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Title: The role of self-compassion as a moderator in the relationship between burnout and psychological wellbeing in staff working with people with learning disabilities
Author: Brooks, V.
ISNI:       0000 0004 7654 5883
Awarding Body: University of Exeter
Current Institution: University of Exeter
Date of Award: 2019
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Objective. Research demonstrates that self-compassion is linked to burnout and other psychological wellbeing outcome measures such as quality of life, stress, depression, and wellbeing. It is known that care occupations, and specifically those who work with individuals with learning disabilities, suffer with burnout and other psychological symptoms such as anxiety and depression. Several studies have examined these relationships in care staff. However, they have not been examined in a UK healthcare context, nor in a sample of learning disabilities staff for whom burnout is prevalent and relevant. With self-compassion as a moderator, this study investigated burnout's relationship to depression and psychological wellbeing respectively, in a UK learning disabilities staff sample. Methods. 120 adult staff members (97 females and 23 males) aged between 18 and 64 years who work with adults with learning disabilities participated in the study. Participants completed an anonymised online questionnaire comprising the Self-Compassion Scale; the Maslow Burnout Inventory; the Beck Depression Inventory; and the Ryff Scale of Psychological Wellbeing. Results. Self-compassion was at an average level for this sample and depression scores were low. Moderation analyses illustrated that self-compassion significantly moderated the relationship between burnout (personal accomplishment) and psychological wellbeing (positive relationships with others); and burnout (both emotional exhaustion and personal accomplishment) and depression.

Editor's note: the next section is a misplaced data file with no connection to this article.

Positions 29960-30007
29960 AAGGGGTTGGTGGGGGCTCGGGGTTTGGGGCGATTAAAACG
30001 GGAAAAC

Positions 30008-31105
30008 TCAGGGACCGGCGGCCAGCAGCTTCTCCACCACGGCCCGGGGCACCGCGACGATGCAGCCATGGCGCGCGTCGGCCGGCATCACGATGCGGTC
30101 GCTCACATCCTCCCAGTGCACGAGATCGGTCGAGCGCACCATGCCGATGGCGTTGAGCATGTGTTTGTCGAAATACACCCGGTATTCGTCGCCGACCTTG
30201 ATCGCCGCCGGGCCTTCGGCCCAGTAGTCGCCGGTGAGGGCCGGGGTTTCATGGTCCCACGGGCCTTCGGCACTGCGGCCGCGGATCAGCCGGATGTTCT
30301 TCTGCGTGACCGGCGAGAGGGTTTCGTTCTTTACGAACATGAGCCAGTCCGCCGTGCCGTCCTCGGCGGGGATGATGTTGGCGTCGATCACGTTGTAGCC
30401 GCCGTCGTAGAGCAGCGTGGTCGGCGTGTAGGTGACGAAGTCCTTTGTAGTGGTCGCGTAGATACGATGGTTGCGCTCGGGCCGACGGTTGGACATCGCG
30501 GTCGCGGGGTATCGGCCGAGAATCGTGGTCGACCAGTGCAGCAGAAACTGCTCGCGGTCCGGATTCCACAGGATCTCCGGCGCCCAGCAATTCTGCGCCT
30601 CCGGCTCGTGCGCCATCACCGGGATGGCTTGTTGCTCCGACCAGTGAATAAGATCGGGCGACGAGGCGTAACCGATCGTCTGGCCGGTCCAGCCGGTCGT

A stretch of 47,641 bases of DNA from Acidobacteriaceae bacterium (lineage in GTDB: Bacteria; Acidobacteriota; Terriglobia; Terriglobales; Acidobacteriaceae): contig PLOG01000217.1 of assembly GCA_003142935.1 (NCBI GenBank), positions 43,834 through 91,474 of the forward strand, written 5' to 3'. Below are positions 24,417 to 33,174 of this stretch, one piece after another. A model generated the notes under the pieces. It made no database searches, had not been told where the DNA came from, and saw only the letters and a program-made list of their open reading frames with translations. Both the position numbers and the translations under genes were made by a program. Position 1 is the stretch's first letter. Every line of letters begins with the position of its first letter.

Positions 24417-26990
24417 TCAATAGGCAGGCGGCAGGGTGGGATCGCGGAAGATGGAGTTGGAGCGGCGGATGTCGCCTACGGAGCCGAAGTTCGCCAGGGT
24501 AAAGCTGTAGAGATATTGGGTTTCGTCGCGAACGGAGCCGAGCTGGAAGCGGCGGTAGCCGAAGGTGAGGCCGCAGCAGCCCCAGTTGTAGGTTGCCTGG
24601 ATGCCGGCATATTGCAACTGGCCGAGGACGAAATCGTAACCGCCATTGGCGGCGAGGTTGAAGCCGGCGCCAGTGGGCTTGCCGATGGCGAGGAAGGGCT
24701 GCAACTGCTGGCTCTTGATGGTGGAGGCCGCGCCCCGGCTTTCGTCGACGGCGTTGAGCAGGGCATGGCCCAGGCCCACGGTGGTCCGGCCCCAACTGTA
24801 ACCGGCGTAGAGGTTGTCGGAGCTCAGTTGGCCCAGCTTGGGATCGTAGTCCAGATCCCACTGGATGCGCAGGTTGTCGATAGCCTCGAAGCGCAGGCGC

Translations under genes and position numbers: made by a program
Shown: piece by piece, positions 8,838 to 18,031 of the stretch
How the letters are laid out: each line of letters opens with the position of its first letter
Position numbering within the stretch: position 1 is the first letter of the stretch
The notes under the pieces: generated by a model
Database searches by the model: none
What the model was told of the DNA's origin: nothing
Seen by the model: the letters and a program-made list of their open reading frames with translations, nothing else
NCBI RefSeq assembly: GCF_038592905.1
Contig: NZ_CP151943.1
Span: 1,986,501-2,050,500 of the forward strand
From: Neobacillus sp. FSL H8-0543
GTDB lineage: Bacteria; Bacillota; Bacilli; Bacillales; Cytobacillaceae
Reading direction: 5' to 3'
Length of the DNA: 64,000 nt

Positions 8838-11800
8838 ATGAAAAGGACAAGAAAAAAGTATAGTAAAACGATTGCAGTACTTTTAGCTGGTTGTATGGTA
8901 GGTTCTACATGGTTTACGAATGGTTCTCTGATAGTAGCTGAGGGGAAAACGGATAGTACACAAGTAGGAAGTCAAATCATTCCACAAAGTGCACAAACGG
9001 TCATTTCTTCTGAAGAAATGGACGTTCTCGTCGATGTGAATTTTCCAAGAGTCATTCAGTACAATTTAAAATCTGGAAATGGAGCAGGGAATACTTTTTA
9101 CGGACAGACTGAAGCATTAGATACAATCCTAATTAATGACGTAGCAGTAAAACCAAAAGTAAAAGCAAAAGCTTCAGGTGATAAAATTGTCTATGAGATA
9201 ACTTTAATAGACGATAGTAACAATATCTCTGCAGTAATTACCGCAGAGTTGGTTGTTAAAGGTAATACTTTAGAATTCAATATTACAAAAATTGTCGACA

Supervisor: Karl, A. ; Adlam, A. Sponsor: Not available
Qualification Name: Thesis (Ph.D.) Qualification Level: Doctoral
EThOS ID:  DOI: Not available
Keywords: self-compassion ; burnout ; mindfulness ; learning disabilities ; occupational survey ; psychological wellbeing ; depression ; wellbeing